UI play mixes Peter Pan, multimedia, and Marxism

BY DI STAFF | NOVEMBER 20, 2014 5:00 AM

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The University of Iowa Theater Department has reinterpreted a classic tale for its latest Gallery Production, opening at 8 p.m. today in the Theater Building’s Theater B.

The Designer: A Brechtian Techno Drama, directed by Mario El Caponi Mendoza, combines theater with multimedia pieces — including sets and lighting — designed by Ray Ockenfels and Melissa L. Glibert.

Inspired by the story of Peter Pan, the show follows a group of children and teenagers working to rebuild civilization after a virus has wiped out the world’s adults. Through this concept, The Designer critiques neoliberalism and the exploitation of certain social groups to advance other’s wealth and status.

These themes fit with the tradition of Brechtian theater, which traditionally uses the stage as a forum for political discussion (usually of a Marxist bent) and avant-garde art.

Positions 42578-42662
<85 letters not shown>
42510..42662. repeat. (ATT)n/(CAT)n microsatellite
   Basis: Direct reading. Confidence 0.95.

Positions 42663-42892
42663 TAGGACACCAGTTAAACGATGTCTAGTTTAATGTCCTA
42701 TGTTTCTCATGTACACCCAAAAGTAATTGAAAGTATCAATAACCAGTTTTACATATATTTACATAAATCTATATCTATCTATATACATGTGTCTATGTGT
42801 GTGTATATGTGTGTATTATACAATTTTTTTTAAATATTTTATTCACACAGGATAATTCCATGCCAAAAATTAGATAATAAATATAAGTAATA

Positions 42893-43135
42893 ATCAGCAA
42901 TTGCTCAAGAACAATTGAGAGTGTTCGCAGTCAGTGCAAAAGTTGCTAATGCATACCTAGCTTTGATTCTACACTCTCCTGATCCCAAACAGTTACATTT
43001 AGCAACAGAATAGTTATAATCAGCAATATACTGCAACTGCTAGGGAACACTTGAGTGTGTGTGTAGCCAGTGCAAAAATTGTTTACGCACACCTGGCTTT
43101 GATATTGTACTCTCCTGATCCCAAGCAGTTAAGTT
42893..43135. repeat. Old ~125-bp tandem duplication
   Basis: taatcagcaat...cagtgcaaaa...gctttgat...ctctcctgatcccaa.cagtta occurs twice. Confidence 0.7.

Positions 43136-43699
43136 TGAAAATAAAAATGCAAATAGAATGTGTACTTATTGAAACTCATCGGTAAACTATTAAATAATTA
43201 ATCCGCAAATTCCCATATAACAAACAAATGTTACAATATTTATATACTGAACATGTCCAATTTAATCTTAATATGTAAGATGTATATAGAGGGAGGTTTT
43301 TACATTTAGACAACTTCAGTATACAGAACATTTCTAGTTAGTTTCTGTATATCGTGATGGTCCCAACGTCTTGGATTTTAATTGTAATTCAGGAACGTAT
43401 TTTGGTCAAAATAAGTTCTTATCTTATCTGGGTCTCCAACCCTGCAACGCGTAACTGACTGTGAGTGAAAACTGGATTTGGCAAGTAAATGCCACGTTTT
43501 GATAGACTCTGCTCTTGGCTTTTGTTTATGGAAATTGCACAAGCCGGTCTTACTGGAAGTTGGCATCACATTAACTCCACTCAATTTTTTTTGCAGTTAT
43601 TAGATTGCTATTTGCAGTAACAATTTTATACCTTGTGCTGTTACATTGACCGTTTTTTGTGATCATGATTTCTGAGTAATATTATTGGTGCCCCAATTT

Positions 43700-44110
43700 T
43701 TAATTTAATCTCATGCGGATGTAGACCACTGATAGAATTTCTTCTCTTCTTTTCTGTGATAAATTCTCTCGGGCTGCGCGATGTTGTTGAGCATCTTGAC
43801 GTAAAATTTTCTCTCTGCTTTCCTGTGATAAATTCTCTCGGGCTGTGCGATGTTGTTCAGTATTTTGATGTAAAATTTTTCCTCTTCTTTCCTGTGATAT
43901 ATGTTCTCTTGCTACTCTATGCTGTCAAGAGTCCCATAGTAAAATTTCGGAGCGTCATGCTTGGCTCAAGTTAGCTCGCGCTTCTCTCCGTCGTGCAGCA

“I feel that my designs were influenced by a desire to create an environment that was consistent with my own interpretation of a Brechtian style of theater,” Ockenfels said. “The way in which [Bertolt] Brecht rallied against realism, using every design element to pull viewers out of the world of the play so that they would think about the subject matter was something that I strove to embody within this show.”

The Designer is the second installment in the UI’s  “Transmitter Trilogy,” which began last year with The Playwright. Even though the play is based on a children’s tale, the cast and crew said audiences can expect strong language, violence, sexual content, drug use, and graphic images — all working toward a larger message.

“What I’ve learned from this process is that the biggest responsibility we bear for future generations is to guide them so that they do not commit the same mistakes that have been repeatedly committed throughout history,” Ockenfels said. “It was our goal within The Designer to represent this message.”

Tickets for the show are free for UI students, $5 for nonstudents, and may be picked up in the Theater Building lobby one hour before show time. Performances will continue at 8 p.m. Friday and Saturday.

— by Emma McClatchey

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